In December 604 B.C., Jeremiah was ordered by the Lord to write down all his prophecies on a scroll. The prophecies included many threats against the nation of Judah and its rulers and people, which would be enacted if they did not repent of their rebellious ways. Jeremiah, prevented from entering the Temple, sent his secretary Baruch to read the scroll to the people. The populace had gathered in the Temple for a fast. When they heard what Jeremiah had written, certain officials became interested and asked that the scroll be read in their presence too.
When Baruch complied, these officials took the words seriously and said that the king must be informed. Knowing that the king would not welcome the prophecies, they suggested that Baruch and Jeremiah go into hiding. The scroll was then taken into the king’s presence and read to him by a servant named Jehudi.
Since it was winter, there was a brazier with fire in it to heat the apartments. “Each time Jehudi had read three or four columns, the king cut them off with a scribe’s knife and threw them into the fire in the brazier until the whole of the scroll had been burned in the brazier fire” (Jeremiah 36:23). The king then ordered the arrest of Jeremiah and Baruch, but they had been hidden. The Lord ordered Jeremiah to write the scroll over again; it is likely that what he wrote now comprises the bulk of his prophecies that we find in the Bible. As we know, the king and his successor did not repent, and the threats in the prophecies of Jeremiah were fulfilled.
How often it has been the case that people refuse to hear or heed the word of God proclaimed to them. In Scripture we see it and in the history of the Church. It is very easy to assert that this pattern is showing itself again in the Episcopal Church and Anglican Communion today—which I think is true. Most of the leadership in the Episcopal Church and beyond is effectually “burning the scroll” by resisting and denying and trying to silence the authoritative word of God as received by the faithful from the earliest days of our profession. They continue to resist, and the road of calamity continues to be the main highway.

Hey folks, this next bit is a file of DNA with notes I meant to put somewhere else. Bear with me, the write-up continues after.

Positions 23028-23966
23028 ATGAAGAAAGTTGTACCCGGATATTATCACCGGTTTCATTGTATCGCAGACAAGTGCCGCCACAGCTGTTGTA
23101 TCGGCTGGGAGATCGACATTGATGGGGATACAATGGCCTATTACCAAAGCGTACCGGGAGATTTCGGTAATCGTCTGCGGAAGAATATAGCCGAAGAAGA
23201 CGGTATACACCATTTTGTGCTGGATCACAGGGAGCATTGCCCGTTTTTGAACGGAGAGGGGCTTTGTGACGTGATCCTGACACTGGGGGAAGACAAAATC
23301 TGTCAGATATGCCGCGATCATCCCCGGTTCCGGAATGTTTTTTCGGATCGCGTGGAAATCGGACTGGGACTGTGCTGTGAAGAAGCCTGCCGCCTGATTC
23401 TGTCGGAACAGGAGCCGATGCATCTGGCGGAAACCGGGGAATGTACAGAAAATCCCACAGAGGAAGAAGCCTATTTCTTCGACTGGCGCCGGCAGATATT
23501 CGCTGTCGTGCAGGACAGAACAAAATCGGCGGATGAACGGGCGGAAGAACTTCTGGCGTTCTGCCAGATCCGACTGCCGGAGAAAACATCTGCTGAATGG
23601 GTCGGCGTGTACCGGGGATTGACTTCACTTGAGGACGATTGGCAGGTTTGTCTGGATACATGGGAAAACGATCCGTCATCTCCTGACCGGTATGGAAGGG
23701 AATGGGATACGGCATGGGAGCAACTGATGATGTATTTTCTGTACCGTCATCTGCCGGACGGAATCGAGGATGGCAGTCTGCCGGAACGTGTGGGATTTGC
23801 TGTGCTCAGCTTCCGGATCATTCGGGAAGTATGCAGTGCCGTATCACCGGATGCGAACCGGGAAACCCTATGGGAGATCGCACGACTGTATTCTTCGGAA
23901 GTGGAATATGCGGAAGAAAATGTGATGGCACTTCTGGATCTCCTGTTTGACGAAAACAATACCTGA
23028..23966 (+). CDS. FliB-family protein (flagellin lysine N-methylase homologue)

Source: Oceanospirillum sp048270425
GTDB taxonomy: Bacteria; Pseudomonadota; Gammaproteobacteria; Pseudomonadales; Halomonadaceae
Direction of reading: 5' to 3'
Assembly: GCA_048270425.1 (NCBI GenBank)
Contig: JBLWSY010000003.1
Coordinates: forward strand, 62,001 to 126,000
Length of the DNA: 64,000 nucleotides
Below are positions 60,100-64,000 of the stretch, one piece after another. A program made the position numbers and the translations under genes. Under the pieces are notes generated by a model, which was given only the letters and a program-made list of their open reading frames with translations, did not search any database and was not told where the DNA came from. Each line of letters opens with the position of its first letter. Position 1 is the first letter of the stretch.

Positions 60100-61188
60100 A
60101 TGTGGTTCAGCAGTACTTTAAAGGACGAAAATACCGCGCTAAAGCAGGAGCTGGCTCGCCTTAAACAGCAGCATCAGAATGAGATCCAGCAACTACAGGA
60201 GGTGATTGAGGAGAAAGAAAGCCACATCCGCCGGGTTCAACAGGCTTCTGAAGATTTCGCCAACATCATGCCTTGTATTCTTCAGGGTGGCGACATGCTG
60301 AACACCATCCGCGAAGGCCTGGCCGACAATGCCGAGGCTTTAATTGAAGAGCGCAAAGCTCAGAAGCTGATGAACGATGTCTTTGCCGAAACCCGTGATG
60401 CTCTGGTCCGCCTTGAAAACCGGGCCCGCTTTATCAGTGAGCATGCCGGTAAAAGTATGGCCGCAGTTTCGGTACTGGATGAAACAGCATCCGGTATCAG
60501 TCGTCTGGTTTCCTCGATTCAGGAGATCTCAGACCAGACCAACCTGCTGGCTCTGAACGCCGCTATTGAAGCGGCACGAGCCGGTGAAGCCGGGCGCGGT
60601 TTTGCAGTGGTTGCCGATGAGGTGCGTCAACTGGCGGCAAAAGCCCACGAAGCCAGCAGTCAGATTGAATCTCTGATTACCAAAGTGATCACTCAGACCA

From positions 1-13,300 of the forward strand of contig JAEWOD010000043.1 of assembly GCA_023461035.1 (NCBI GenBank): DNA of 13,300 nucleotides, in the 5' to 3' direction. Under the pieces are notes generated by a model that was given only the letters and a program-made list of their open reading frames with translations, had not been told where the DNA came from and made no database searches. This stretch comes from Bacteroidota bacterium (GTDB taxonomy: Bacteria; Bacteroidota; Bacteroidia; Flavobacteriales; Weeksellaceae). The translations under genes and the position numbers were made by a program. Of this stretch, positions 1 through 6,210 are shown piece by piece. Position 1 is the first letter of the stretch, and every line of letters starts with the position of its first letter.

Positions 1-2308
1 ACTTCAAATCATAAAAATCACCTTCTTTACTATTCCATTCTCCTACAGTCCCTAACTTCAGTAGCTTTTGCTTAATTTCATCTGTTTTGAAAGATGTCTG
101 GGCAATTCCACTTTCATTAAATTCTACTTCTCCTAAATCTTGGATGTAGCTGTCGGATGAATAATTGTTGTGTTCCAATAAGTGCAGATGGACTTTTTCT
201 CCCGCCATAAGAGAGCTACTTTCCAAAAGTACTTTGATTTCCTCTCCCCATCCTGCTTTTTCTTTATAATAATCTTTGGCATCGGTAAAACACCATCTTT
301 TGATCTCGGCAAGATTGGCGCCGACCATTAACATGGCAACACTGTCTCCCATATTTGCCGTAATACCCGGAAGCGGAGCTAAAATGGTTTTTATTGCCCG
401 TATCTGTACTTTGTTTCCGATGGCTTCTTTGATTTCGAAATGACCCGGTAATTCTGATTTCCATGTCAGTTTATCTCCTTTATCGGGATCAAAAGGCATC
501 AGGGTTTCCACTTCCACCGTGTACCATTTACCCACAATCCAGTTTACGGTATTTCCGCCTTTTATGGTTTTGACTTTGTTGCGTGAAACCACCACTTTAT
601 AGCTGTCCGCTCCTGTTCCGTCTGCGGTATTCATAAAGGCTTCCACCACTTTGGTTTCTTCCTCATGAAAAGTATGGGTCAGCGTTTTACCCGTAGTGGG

I think, however, there is great danger in stopping with such an indictment. Pointing the finger at others, even when there is good reason to do so, does not excuse the finger-pointers from being “scroll burners” themselves.
Unlike the king of Judah in 604 B.C., I believe that most of today’s “scroll burning” leadership does have at least a little something of value to contribute to understanding and living the Gospel. And it is a vital part of discipleship regularly and frequently to ask, “Where am I myself resisting the word of God? What do I not want to hear?”
I expect that, except for the great saints, every age, every individual Christian, has a blind spot somewhere in Christian profession. Other ages were cruel; others were indifferent to the suffering of the impoverished; others were complacent or lethargic. In each case those who believed themselves to be faithful could and did provide good reason for believing that their “blind spot” was consistent with the Gospel.
Pointing the finger, in love, is an important part of the Gospel, i.e. taking the speck out of a brother’s eye. We must not forget, ever, that taking the beam out of our own eye is even more important. These are the very words of Jesus. (See Matthew 7:3 and Luke 6:42.)
I suppose that God knows that fallen people, even the faithful, are prone to these blind spots, and that they plague our discipleship. I imagine that he has allowed for them, also, in the course of salvation history. May he open the eyes and hearts of today’s “scroll burners”; may he open my eyes and heart wherever that needs to be done.